Geographically Konkan region can be divided in to three sub regions, to start with the Konkan region begins with the culmination of Western Ghats and the villages in this region are in Ghat sections and lively hood is more dependent on rivers and forests rather than the sea. Traces of Western Ghats still constitute the major scenes of landscapes. The majestic Brahminy Kites starts taking prominence over the skies around the water bodies and start the announcement of a different avian life of Konkan.  A majority part of Konkan is covered with green in in form of semi ever green forests or mango orchards or the mangroves around rivers linked with coasts.


Short Toed Snake Eagle



The first Part: The Konkan Starts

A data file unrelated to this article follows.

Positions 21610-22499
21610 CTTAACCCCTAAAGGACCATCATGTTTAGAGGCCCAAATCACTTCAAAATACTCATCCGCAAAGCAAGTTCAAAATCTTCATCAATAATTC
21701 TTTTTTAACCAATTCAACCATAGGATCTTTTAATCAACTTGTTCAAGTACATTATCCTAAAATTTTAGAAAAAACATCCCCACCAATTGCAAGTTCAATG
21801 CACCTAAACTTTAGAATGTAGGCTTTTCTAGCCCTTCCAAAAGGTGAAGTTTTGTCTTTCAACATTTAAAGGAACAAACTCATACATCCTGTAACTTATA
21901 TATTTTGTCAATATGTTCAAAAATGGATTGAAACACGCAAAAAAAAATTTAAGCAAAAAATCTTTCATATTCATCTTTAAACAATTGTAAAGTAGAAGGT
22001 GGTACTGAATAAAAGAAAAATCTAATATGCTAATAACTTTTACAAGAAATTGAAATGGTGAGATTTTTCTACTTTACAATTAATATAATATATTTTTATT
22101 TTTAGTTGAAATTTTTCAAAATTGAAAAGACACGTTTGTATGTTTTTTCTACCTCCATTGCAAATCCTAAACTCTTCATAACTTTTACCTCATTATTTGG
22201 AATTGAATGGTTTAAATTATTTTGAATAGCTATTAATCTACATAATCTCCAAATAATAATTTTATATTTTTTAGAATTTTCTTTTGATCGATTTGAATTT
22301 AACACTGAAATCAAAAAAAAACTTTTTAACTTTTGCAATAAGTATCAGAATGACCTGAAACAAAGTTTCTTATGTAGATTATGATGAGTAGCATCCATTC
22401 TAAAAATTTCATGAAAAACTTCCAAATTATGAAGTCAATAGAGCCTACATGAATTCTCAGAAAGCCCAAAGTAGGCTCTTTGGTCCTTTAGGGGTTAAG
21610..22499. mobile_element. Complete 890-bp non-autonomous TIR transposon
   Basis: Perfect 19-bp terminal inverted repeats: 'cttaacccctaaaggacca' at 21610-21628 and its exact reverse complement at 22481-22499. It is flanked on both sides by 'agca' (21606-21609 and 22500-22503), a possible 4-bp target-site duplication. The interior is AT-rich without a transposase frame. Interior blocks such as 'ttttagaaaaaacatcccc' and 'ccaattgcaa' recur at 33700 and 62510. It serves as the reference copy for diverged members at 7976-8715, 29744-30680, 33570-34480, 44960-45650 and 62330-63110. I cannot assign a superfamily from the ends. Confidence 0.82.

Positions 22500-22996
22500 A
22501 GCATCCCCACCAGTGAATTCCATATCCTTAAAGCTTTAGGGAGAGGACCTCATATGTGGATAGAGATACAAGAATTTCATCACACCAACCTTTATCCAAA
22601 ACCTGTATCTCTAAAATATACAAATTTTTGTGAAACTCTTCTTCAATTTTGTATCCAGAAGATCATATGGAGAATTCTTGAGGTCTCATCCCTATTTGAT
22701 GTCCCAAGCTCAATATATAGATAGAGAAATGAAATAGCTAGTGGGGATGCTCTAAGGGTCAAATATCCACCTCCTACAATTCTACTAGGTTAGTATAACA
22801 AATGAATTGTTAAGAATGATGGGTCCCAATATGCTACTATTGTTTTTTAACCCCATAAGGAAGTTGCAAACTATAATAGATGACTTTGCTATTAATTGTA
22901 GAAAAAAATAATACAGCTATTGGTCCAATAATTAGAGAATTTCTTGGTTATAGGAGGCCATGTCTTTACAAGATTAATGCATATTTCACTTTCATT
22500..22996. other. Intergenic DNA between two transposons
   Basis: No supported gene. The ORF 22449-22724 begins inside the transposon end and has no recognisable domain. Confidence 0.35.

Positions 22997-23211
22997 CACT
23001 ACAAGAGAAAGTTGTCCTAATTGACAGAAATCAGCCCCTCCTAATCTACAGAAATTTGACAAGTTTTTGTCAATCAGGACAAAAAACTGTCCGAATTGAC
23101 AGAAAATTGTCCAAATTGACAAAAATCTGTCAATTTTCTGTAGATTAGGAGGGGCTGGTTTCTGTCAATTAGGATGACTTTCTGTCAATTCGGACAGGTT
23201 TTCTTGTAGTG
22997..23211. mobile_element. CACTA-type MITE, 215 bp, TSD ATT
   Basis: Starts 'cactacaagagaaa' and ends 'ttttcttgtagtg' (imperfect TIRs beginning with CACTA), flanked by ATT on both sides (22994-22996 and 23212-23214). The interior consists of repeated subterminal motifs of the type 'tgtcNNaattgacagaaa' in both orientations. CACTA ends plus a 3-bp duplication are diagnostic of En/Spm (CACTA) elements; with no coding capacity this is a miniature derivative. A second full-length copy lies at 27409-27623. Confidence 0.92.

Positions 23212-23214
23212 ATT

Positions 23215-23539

End of the Western Ghats marks the beginning of Konkan and places like Mahad, Chiplun, Khed, Devrukh, Kanakvali, Kudal etc are the major towns in this Konkan belt. These towns form the entry point in to Konkan Villages and act as junction points. Nearby forests and villages are tremendous places of birding. Indian Pitta, Oriental Dwarf Kingfiesher, Pigeons, and Eagles along with many other plethora of species at every turn, every tree offers something worth exploring. I love this part of Konkan for its rich bio diversity, it not only offers birds but reptiles are also found in abundance in planes of these forests.  My advice to people visiting not only Konkan but any interior parts of India is to keep a torch handy in night time and stick to beaten paths as Snakes still make most number of victims in terms of human animal conflicts and results are as fatal as amputation or even death. Snakes remain a potent threat almost in every part of India and not only in Konkan. Between the Ghats and Konkan lie the rocky planes which are the best place to spot reptilian life forms. There is a reason why there are so many reptiles in this part, the rocky bed of planes is made up of porous rocks and this makes it a perfect adobe for reptiles. In summers, small crevices in the Porous rocks offers shelter and hiding place for ambush hunting. In winters, these rocks retain the heat of the day for longer periods and hence help small snakes retain higher body temperatures for longer time and helping them to remain active post dusk for a longer period of time and hence increasing the chances of grabbing a prey. In rainy seasons, the excess of water gets seeped inside the tiny holes of the porous rocks and ground becomes dry super quick helping the reptiles to move freely and remain dry so as to control body temperatures. Body temperature of a snake remains most critical feature of reptile’s life, as body temperature determines the speed and accuracy of attack. Speaking about speed the Saw scaled Vipers in Snake family define speed in a new way, if you happen to spot them they remain still and move at a very sluggish pace, but do not be fooled by the sluggish behavior of these gems of evolutions and never venture anywhere near striking range, even the striking range is difficult to gauge as they go in to a coil shape with head followed by a small “S” shape of body which helps them to catapult in to larger distances and make a quick strike. When I used work quick strike, the work quick attains a new definition this snake is capable of striking and coming back in 50 to 70 milliseconds, if you are thinking that this time can be managed, a fact to remind how miniscule these 50 milliseconds can be, blink of a human eye records 300 to 400 milliseconds. The strike speed is way above our mind to gauge and instruct our body to respond. Small things come in good packages and same is true for this, and for a good reason as being small allows it to inject only limited venom as a result of which people survive and live to tell a painful tale.